Hurst, Herbert Kitchener

Personal Information

Rank Sgt
Forename(s) Herbert Kitchener
Surname Hurst
Gender M
Age 28
Date of Death 26-03-1945
Next of Kin Son of Robert and Martha Jane Hurst. Husband of Winifred Hurst, of Prescot.

Aircraft Information

Serial Number

Memorial Information

Burial/Memorial Country United Kingdom
Burial/Memorial Place Wigan Cemetery
Grave Reference Sec. C. R.C. Grave 241.

IBCC Memorial Information

Phase 1
Panel Number 53

Enlistment Information

Service Number 1588410
Service Royal Air Force Volunteer Reserve
Group 5
Squadron 463 (Australian)
Trade Air Bomber
Country of Origin United Kingdom

Miscellaneous Information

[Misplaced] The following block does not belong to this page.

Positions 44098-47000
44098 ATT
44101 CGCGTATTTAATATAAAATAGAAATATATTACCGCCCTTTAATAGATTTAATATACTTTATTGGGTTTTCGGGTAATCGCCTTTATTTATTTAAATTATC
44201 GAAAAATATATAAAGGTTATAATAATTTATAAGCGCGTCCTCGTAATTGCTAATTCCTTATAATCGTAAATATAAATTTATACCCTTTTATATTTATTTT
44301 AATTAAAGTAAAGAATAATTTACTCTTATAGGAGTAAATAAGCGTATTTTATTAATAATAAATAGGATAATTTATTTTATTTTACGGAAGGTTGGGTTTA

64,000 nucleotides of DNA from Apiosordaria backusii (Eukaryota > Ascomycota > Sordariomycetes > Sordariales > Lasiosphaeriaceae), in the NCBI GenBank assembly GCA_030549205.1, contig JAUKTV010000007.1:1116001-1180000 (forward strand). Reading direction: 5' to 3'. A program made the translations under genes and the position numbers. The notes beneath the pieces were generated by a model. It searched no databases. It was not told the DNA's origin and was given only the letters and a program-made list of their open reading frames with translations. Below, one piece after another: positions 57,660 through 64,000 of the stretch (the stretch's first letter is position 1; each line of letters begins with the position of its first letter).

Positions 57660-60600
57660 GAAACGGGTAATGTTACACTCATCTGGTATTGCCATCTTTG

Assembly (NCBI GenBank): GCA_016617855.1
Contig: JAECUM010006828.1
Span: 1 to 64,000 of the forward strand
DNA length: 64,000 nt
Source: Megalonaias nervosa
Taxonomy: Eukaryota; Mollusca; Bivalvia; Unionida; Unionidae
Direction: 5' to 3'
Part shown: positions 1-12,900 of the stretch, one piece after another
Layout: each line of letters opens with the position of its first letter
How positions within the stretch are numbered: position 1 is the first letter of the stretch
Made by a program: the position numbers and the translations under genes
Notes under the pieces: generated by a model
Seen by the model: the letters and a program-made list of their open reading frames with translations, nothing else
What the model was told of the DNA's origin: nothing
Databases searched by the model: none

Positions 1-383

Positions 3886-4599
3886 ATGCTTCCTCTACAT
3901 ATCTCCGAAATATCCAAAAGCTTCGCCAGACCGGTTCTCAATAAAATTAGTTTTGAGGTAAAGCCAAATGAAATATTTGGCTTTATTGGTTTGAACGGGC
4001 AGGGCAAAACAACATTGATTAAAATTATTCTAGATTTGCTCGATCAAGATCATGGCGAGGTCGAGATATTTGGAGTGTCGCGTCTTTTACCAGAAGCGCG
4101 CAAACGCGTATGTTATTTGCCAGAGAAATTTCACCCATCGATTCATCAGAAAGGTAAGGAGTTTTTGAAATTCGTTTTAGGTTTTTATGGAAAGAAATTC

Lincolnshire Echo, Thursday 29th March 1945: "Carried Bomb into RAF Dormitory- Lincs Inquest Story Of Sergt’s Fatal Error. How an R.A.F. flight sergeant walked into a sleeping block at a Lincolnshire station, climbed out of a window with a bomb in one hand and a pair of pliers in the other, was described to the Lincoln South District Coroner (Mr. Reynolds Scorer) yesterday, when he was told that 30 seconds later there was an explosion outside the window and the sergeant was dead. The dead man was Herbert Kitchener Hurst (28) whose home is at 97 Scotchbar Lane, Prescott and was a constable in the Lancashire Constabulary before he joined the R.A.F. in which he was a bomb aimer. Returning a verdict of “accidental death” the coroner observed: “I can only find that this unfortunate man died from severe injuries received from a bomb or missile with which he was in some way interfering. “I cannot think how a man of his experience should have attempted to deal with a bomb with a pair of pliers. The station officer has told us that the orders were most explicit. Frederick William Dove, an armaments worker at the aerodrome, related that about 2.30 on the afternoon of Monday, March 26, Hurst called at his office and placed the missile on the table. Coroner: You knew it was charged? Dove: Not with certainty. I thought it was dangerous inasmuch as any missile is dangerous. He did not tell me where he got it and I did not ask him. Dove said he presumed that Hurst had brought it to the station armaments officer and he (Dove) directed him to take it to Mr. Scott at the Station H.Q. Hurst intimated that would do so and left. “Don't you think it would have been better you had left it on the table and sent for someone?'’ asked Police Inspector Duckles. “It might have been in view of what happened,” replied Dove. Inspector Duckles: This is a dangerous thing and yet you let this man walk away with it. Dove: I was not going to take possession of it, because it was not within my province. Coroner: Were you the appropriate person for him to have brought it to?—No, he should have brought it to the station armoury. “But isn’t your office at the armoury?" asked Inspector Duckles.—Dove agreed that it was so. Squadron Leader F. W. Dovledge intervened to point out that Dove was a subordinate. He could have kept the missile, but it was not his duty to so. At 3.30 the same day, Flight- Sergeant Harry Bigwood was lying on his bed in the sleeping quarters when Hurst entered and went to his bed. Hurst stayed 30 or 40 seconds, and then walked past him to the far end and climbed out of a window. He had in his left hand a bomb- or whatever it was- and a pair of pliers in his right hand. Bigwood went on, “Thirty seconds later I heard an explosion. I looked out of the window and saw Hurst. He was dead.” James Leonard Hunter Scott, an inspector at the aerodrome, said he was not on the camp on the afternoon of the accident. The appropriate action to have taken, he said, would have been to inform the station armaments officer when Hurst called. He explained that. Dove was under a misapprehension in thinking that he (Scott) knew about bombs and shells. It was not Dove's fault that he was wrong. Squadron-Leader A. J. Harker, medical officer at the station, said he saw Hurst a week ago and he was perfectly fit. The injuries were consistent with an accidental bomb-explosion.